Tens of thousands of Iranians took to the streets yesterday to chant “Death to America.” According to the Washington Post, it was Iran’s largest anti-American rally in years. So it goes with the Obama administration’s latest “peace partner.”
The main speaker was Saeed Jalili, who lost the recent presidential election to Hassan Rouhani. Jalili is a senior adviser to Ayatollah Khamenei — Iran’s “supreme leader” (as President Obama supinely calls him) and the real source of power in Iran.
In other words, Jalili may have lost the battle to Rouhani, but he’s far from losing the war. The scope of the “Death to America” rally and his role as the main speaker make this clear enough. Rallies like the one in Tehran yesterday don’t occur without Khamenei’s blessing.
The White House’s comments on the event are equally clarifying. Here’s Jay Carney:
As the president has said, the history of mistrust between the United States and the Islamic Republic of Iran is deep, and it will not be erased overnight. But what we are doing now is not about trust.
It’s difficult to know which sentence is more deplorably ridiculous. In the first, Carney expresses a moral equivalence between the U.S. and Iran. In fairness, this is an improvement on his boss’s view. Recall that during a debate with Hillary Clinton, Barack Obama said he would negotiate with Iran without preconditions in order to overcome Iran’s distrust of the U.S. stemming, in his view, from U.S. arrogance.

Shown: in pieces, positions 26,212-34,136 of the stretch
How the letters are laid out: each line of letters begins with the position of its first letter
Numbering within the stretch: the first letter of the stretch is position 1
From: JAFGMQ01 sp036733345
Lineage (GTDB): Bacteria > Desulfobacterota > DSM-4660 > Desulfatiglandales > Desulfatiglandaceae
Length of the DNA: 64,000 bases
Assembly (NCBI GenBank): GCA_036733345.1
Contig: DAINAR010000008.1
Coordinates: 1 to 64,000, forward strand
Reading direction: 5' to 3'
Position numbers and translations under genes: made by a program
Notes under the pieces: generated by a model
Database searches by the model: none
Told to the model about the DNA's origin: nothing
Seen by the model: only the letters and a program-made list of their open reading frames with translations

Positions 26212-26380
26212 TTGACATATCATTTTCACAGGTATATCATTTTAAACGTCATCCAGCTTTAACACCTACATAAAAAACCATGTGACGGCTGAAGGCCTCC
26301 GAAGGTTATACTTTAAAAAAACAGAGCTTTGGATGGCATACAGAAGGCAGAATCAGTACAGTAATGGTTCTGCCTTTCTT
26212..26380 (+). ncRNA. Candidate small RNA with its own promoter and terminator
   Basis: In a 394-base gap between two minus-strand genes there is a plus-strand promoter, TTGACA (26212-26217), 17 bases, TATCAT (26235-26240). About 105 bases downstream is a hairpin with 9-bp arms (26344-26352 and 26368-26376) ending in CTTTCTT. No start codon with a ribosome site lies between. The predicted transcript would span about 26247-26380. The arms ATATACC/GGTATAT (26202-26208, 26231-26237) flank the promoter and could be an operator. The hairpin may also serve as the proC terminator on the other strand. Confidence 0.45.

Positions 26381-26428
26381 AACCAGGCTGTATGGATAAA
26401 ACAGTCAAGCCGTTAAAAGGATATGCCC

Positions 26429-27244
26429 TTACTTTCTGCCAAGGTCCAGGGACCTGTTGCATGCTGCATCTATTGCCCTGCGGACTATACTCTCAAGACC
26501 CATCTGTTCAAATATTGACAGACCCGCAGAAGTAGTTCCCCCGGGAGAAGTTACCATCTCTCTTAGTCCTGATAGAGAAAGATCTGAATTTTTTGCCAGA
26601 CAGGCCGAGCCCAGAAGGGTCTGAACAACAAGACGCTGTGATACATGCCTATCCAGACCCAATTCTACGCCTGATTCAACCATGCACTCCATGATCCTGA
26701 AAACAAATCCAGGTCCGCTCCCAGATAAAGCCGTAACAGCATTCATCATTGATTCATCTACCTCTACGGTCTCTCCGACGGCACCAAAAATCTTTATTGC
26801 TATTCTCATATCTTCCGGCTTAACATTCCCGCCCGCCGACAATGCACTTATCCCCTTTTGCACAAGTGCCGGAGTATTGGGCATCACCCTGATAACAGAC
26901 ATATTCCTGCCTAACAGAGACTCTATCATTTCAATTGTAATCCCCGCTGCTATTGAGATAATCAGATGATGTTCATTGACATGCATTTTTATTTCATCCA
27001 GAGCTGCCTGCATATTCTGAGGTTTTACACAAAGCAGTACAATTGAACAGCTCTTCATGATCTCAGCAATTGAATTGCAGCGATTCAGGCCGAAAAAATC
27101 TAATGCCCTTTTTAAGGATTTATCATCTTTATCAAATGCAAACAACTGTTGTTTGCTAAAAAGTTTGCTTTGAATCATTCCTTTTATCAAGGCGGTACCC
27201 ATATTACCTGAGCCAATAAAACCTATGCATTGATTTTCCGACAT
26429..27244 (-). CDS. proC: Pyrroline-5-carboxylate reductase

In the second sentence, Carney embraces an absurdity — the notion that trust is irrelevant to preventing Iran, via negotiations, from obtaining nuclear weapons. As Ronald Reagan recognized, trust and verification are both essential to this sort of endeavor.
Nor was Carney content to rest on two absurdities. He continued:
We believe that the vast majority of Iranians would prefer a better relationship with the West and would prefer the benefits of that better relationship with the West, including economic benefits of rejoining the international community, to the current status quo.
Of course. But our ability to negotiate Iran into giving up its nuclear weapons ambitions doesn’t depend on what the vast majority of Iranians prefer. It depends on what the “supreme leader” prefers.
The supreme leader prefers a charm offensive for U.S. consumption and a hard line for domestic consumption. Only a fool would place more weight on what a despotic regime tells a U.S. president than on what it tells the shock troops on which it depends to maintain its grip over an oppressed population. Only a charlatan would pretend to do so.